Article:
You may have heard of something called a Virtual Private Network or VPN, for short, as a way to boost your online security and privacy. A VPN service is also a good way to hide your internet tracks from would-be snoops.
However, a security researcher just found a security flaw in one of the most popular free VPN services around. This flaw can reportedly reveal a user’s location and Wi-Fi network name and it’s a big privacy risk if successfully exploited.
Read on and I’ll tell you what this VPN security flaw is all about.
What is Hotspot Shield?
Hotspot Shield is a popular VPN service and it is used by around 500 million users around the world. It provides its users with privacy and anonymity while surfing the web.
A VPN works by encrypting your connection, which keeps your activity private. It also hides your physical location and IP address when you browse.
Think of it as a middleman that provides a tunnel between you and the websites you’re visiting. With a VPN, your IP address can be concealed from prying eyes, even from your ISP, so your browsing activity can’t be readily tracked to you.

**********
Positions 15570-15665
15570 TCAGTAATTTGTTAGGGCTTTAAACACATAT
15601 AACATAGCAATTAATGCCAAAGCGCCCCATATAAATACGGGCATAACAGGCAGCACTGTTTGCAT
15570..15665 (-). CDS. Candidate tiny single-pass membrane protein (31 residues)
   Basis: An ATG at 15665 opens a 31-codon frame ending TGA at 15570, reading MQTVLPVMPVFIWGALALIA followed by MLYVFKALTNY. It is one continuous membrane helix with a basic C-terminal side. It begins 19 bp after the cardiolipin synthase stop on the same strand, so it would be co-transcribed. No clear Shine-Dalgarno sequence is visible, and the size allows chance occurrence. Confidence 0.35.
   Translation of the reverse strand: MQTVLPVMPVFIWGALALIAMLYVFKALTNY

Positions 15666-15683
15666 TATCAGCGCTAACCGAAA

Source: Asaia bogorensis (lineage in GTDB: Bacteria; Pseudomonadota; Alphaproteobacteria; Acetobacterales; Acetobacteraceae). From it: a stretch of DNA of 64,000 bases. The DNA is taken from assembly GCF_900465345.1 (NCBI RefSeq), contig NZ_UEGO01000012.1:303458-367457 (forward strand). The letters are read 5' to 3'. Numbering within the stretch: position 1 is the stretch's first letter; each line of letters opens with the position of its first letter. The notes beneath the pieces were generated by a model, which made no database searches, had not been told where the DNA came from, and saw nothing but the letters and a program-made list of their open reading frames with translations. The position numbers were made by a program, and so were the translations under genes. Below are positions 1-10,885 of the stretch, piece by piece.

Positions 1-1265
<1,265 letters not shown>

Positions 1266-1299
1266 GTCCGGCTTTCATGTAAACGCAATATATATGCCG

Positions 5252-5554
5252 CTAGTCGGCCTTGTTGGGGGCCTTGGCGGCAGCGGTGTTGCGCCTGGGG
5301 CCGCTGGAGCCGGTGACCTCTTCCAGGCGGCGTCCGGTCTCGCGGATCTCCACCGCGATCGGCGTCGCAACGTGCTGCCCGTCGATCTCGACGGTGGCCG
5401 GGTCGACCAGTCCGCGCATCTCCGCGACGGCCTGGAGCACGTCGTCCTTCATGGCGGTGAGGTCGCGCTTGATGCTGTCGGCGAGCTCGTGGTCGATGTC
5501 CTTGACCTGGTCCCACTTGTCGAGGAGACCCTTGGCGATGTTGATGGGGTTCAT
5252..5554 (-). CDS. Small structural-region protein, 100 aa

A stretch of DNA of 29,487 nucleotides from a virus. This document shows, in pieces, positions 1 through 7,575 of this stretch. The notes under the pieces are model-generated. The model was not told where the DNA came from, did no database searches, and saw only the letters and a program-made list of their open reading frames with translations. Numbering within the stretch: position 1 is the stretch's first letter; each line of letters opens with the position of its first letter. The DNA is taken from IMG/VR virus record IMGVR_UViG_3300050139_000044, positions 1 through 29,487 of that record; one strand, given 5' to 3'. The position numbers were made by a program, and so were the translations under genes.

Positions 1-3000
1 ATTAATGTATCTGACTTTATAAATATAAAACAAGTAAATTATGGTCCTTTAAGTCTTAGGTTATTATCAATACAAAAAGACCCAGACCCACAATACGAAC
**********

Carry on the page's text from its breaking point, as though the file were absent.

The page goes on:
HotSpot Shield Security Flaw
Independent bug hunter Paulos Yibelo just revealed a flaw in AnchorFree’s HotSpot Shield that can disclose a user’s location and Wi-Fi network name.
Yibelo made his discovery public on Monday after AnchorFree failed to respond to his Twitter messages and tickets in December. He also reported the flaw to Beyond Security who is still looking at the issue.
The information disclosure bug was found on the webserver that Hotspot Shield installs on a user’s computer. With Yibelo’s proof-of-concept code, a hacker can extract configuration data, including location and Wi-Fi network names from the installed web server.
This information can then be used to reveal users by linking the location and Wi-Fi network data.
Although the code only returns values locally, Yibelo said that it can be easily adapted for use in poisoned websites. Yibelo also claimed that he was able to extract real IP addresses of users too.
In its defense, AnchorFree said it has reviewed the code and it denies Yibelo’s claims. The company said the flaw does not leak “users’ real IP addresses nor any personal information.”
However, AnchorFree does acknowledge that the flaw “may expose some generic information such as the user’s country.”
The company also said that it is going to issue an update to Hotspot Shield this week to remove the source of the flaw.
“We are committed to the safety and security of our users and will provide an update this week that will completely remove the component capable of leaking even generic information,” AnchorFree’s Tim Tsoriev said in an official statement.
He also believes that Hotspot Shield vulnerability does not leak any personal information.